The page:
He could turn up and play on a washboard and it'd still be worth 20 quid.
Will Dean 2009
It's probably fair to say that, for non-baseball fans, Shea Stadium is associated more with The Beatles’ record-breaking 1965 gig there than the exploits of Mike Piazza and the rest of the New York Mets. When the historic venue closed in 2008 with a gig by Billy Joel, Paul McCartney flew in especially to sing with him.
When Citi Field, the Met's recession-defying new stadium, announced its first musical act, it wasn't tremendously surprising that McCartney was going to be declaring the building open. In July 2009, Britain's greatest living musician (heck, person) entertained 120,000 New Yorkers with a career-straddling set of Beatles classics, Wings favourites (both of them) and solo tracks.
Anyone who saw McCartney's on his huge Back in the World tour will know what to expect from his modern show. The band, featuring Rusty Anderson, Brian Ray and Abe Laboriel Jr, is wildly accomplished, giving a slick stadium-rock edge to tracks that, when The Beatles played Shea, would have been barely heard through the stadium's PA. But that's not always a great thing, as some period studio shakiness is lost. But it's always a joy to hear a real Beatle singing real Beatles songs, and during I'm Down some video trickery even allows Macca to duet with John and George, as they play the same song at the 1965 Shea show.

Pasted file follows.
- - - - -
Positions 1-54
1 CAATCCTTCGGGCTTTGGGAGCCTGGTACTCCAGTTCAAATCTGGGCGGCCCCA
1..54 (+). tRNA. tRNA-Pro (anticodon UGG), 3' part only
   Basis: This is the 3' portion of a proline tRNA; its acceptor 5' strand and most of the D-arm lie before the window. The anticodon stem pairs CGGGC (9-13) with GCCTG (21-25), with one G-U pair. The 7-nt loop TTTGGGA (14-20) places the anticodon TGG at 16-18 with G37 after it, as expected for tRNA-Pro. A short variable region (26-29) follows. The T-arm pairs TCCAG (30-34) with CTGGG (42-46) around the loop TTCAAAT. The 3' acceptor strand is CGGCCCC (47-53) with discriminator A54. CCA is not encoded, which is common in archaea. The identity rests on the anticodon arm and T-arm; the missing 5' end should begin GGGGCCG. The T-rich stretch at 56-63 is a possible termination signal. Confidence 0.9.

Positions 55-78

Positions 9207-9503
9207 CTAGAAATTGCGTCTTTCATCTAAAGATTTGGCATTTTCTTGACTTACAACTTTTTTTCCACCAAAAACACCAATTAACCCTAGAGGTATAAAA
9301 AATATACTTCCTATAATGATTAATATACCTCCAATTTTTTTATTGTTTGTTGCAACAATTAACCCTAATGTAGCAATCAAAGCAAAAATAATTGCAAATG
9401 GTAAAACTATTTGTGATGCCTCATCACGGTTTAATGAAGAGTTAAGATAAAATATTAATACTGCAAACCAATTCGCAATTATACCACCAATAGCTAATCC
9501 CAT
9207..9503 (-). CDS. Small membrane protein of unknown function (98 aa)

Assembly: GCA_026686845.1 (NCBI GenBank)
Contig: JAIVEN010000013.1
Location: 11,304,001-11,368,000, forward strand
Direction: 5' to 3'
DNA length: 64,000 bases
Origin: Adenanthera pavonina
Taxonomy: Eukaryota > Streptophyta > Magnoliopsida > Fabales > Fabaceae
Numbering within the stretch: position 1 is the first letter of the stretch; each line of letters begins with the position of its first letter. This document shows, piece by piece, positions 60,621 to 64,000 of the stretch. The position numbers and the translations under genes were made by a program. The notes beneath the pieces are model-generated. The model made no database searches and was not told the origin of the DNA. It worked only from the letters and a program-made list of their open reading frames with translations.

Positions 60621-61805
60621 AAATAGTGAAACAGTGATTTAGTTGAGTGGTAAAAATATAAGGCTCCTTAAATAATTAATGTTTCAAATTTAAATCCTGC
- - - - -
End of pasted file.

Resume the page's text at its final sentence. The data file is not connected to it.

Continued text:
There are tributes to old pals past – Here Today for John and Something for George ("I played this to George, and I'm not sure he was very impressed"). Even if you've seen him do these things ten times before, it's still nearly enough to bring a tear to your eye.
As the undying thirst for Beatles media proves, these songs are both for everyone and timeless – just look at the diversity of attendees captured enthralled on the DVD. And then look at the last ten selections of this mammoth 33-song set: that kind of closing chapter to a show doesn't need words here telling you how great it is.
Always incredibly hard-working, McCartney never relents here – his patter isn't cool, but it absolutely doesn't matter, as he could turn up and play on a washboard and it'd still be worth 20 quid. Good Evening… is a wonderful souvenir for those who were there or who've seen his tour over the last few months, and a perfectly pleasant second-hand experience for those who weren't.